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Defining a Research Trajectory

Defining a Research Trajectory

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As a PhD student, I often feel pulled in all sorts of directions by opportunities. They present great potential for discovery (and publications), but they are also time consuming. It’s hard to choose and harder to say no. Yet, by not doing so, my work can easily spread to the point of rupture, becoming everything to everyone. This becomes a real problem when the projects are so varied that it becomes almost impossible to communicate clearly what my research work is about.

A clear research identity matters. It helps not only to find a job, but also to attract other researchers with similar research objectives. The result is that future collaboration are more likely to relate to past ones. A clear research identity makes keeping a clear research identity easier.

The purpose of this post is to share with other graduate students a tool to clarify your research identity: the research trajectory. I use it mostly to work out what my research is about and decide which projects to pursue. In a nutshell, your research trajectory clarifies what you’re doing, where you’re going, but also the way you’re doing it. 

When I started working on mine, I started with the parts clearer to me, then moved across the categories. It is an iterative process. As I filled the gaps, I realized some parts were clunky or out of place. One change often led to many other changes, as I readjusted the pieces that did not fit. The exercise certainly was more important than the final result, which remains a work in progress.

Research trajectory (or research agenda) discussions often take place at grad student workshops during research associations’ annual meetings. That’s where I came in contact with them. What I am presenting here is an adaptation of what I have seen others work on in those workshops. I have tried to be inclusive rather than exclusive. As a result, the tool includes numerous rubrics. Adapt the tool to your needs.

The Foundational Parts of the Research Trajectory  

You: Why you? Why are you on this research trajectory? What brought you there? How does who you are, your identity, relates to your research?

Topics: Your list of broad areas of enquiry. In my case: Higher education; Leadership, management, and administration; Organizational politics; and Organizational policy.

Philosophical Framework: How you see the social world. What constitutes knowledge, evidence. This is an important piece, because it will likely reflect the type of research you’ll be interested in. In my case, critical realism offers me a firm footing.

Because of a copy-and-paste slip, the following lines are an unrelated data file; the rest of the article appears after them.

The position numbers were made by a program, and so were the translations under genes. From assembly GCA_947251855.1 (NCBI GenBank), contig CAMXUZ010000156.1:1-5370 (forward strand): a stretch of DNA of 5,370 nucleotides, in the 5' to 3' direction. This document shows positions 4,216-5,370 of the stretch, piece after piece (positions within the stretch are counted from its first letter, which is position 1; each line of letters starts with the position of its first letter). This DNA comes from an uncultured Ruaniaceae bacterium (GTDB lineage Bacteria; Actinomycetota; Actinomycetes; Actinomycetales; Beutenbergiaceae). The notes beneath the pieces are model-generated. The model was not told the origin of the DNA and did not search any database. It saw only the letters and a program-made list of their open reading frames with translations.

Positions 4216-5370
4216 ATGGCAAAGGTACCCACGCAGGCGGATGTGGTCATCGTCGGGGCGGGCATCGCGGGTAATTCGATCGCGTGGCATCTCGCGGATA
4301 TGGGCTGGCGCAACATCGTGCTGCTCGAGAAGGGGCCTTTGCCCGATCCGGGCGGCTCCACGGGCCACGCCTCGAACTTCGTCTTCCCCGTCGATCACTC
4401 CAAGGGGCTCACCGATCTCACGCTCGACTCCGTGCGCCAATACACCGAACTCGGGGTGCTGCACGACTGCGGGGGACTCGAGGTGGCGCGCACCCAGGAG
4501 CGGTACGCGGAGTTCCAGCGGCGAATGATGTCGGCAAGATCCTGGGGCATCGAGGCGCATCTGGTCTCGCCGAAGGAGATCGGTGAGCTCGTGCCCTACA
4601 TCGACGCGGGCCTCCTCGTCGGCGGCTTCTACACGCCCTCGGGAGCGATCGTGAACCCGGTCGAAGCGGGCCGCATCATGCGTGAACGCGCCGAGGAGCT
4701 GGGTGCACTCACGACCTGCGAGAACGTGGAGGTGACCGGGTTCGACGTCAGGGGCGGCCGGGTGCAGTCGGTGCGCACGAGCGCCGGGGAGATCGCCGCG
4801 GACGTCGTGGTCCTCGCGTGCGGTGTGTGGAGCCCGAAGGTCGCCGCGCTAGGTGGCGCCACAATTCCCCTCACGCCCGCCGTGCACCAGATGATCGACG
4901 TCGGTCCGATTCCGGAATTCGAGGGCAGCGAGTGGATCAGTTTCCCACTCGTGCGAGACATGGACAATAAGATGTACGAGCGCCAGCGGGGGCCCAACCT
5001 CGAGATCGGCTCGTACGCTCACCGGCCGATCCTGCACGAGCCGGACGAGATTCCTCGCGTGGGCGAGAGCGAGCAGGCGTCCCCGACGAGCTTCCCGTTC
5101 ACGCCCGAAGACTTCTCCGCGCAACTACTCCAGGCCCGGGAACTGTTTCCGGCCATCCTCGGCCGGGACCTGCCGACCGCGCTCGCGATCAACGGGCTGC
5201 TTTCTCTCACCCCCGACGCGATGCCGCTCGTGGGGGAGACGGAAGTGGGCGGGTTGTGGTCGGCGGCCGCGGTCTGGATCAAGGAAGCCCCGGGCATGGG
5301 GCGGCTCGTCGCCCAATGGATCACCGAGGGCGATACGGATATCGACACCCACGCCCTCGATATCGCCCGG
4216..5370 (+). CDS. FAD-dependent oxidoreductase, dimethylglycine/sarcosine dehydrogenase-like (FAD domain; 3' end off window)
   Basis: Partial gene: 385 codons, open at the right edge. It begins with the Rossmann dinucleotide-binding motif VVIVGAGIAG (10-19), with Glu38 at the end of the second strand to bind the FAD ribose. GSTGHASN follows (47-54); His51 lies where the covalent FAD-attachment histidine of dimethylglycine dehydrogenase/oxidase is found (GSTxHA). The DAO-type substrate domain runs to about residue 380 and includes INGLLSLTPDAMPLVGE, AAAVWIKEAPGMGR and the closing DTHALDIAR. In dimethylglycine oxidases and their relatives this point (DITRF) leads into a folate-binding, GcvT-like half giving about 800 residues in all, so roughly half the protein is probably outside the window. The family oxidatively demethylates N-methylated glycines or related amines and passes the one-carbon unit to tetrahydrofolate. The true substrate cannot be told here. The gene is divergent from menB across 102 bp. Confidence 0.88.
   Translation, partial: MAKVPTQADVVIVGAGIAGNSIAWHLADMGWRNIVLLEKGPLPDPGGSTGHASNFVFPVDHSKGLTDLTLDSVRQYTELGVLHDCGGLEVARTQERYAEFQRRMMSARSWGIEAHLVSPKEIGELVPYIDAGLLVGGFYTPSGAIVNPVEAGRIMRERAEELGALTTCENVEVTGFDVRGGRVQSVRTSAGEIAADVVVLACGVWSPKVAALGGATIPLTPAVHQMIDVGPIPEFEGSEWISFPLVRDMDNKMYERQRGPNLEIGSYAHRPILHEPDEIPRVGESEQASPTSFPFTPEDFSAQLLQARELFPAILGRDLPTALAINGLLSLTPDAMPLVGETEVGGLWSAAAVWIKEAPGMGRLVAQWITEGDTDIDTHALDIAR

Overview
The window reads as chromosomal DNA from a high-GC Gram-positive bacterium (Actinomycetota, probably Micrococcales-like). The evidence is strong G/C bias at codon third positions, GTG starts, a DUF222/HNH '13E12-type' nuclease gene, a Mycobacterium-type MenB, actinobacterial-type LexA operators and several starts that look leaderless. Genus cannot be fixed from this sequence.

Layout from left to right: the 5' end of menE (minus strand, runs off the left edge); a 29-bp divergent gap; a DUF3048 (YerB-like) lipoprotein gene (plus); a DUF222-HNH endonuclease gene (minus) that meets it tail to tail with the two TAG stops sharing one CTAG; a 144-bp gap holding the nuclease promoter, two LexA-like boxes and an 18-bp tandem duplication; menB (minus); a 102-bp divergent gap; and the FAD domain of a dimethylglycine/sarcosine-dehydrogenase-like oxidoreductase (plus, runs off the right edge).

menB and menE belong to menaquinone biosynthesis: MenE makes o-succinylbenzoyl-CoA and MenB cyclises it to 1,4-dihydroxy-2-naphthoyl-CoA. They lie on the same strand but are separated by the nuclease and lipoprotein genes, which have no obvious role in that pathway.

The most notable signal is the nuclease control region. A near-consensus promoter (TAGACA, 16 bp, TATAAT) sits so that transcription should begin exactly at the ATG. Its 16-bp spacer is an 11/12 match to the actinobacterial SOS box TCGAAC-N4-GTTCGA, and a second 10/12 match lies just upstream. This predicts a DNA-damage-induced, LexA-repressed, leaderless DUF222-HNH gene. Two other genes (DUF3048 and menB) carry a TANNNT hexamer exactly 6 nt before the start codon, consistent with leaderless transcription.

Theoretical Framework: This describes the main theory or theories tested by your research. Usually, theories describe mechanisms and make predictions. Your research will likely support or challenge those predictions. So, for example, if you choose institutionalism instead of agency theory to look at, say, performance appraisals, you’re likely to ask completely different research questions. In my case, it’s still a work in progress, but it starts to look like institutionalism. The way I understand theoretical frameworks, in relation with conceptual frameworks is that theoretical framework tend to stick with you over a wide range of topics, whereas conceptual frameworks tend to be associated more precisely to the research project you’re working on.

The Functional Parts of the Research Trajectory

Big Questions: These are the questions that you will likely never answer conclusively. They are broad and shared by many researchers in different fields. They are broad enough that you can fit many areas and methods of research into them. They position your work as a small contribution towards answering great questions. In my case, the big questions are: How is leadership shaped by context? How organizations work?

Little Questions (or Research Agenda): These are more precise questions about which you’ll likely find answers within your lifetime. I would say that this is what people mean when they talk about their research agenda. In my case: How is academic leadership shaped by organizational policies? What unintended consequences result from the implementation of controlling policies on administrators in academic institutions? And what explains these outcomes?

Current Research Questions: This is what you are working on now! In my case: How do Canadian university deans experience and make sense of the reappointments and performance appraisals?